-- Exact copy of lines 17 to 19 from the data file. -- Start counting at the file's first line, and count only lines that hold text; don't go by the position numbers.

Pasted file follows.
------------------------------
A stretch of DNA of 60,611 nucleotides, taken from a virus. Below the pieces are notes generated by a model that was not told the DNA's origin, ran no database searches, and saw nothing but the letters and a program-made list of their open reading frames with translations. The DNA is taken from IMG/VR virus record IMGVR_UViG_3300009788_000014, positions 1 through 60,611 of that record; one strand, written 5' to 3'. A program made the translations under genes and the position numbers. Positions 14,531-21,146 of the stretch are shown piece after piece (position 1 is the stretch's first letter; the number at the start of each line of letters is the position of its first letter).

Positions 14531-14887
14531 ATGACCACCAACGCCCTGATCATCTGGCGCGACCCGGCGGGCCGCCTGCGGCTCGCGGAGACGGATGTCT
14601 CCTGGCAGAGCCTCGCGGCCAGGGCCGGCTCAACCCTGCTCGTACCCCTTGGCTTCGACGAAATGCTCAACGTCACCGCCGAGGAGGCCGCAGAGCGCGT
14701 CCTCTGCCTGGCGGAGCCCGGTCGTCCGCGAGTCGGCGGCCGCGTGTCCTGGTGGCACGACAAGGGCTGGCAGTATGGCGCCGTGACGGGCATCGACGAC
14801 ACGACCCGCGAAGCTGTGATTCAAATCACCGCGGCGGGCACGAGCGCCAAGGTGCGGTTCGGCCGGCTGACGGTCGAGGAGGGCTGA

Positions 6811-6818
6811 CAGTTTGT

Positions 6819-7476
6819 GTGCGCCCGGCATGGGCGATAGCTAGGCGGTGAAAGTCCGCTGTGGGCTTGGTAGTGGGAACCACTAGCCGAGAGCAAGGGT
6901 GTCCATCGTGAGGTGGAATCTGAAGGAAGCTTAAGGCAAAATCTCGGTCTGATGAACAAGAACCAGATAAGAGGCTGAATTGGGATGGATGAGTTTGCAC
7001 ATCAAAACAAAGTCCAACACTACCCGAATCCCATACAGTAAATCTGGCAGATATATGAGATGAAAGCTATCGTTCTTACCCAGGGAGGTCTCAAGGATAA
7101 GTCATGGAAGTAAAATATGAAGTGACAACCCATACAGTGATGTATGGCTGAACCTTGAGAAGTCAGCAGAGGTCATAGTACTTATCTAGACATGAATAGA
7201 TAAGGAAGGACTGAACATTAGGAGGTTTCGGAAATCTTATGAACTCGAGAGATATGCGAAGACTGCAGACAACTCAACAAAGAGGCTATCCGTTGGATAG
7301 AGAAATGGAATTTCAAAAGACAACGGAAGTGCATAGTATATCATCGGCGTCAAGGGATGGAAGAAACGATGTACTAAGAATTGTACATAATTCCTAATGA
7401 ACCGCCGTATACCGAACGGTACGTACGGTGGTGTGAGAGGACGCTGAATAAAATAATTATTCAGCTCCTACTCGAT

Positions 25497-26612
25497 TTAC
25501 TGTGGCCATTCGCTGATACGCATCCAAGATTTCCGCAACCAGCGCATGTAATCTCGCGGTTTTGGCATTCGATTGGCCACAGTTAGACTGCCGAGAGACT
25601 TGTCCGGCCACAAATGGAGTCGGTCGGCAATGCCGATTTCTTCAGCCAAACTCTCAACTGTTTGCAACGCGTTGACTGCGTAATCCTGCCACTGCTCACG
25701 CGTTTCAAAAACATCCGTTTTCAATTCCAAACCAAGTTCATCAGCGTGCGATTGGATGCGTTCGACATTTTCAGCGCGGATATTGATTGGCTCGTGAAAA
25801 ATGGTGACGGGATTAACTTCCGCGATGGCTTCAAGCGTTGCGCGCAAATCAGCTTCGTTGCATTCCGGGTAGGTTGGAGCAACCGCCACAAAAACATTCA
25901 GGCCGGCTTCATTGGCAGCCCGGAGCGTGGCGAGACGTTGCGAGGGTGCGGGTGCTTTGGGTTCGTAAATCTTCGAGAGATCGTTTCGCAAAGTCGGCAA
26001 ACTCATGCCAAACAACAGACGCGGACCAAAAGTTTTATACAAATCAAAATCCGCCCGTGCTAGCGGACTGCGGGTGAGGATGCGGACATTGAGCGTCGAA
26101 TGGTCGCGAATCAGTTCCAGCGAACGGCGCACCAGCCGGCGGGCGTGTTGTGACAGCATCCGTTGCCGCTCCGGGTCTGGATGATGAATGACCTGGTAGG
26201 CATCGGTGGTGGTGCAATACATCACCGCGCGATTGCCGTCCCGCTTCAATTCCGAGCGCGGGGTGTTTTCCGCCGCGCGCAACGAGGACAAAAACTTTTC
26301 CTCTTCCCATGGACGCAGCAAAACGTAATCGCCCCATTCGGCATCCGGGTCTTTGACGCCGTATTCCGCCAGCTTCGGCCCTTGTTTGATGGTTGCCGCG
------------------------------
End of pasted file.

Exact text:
Positions 25497-26612
25497 TTAC
25501 TGTGGCCATTCGCTGATACGCATCCAAGATTTCCGCAACCAGCGCATGTAATCTCGCGGTTTTGGCATTCGATTGGCCACAGTTAGACTGCCGAGAGACT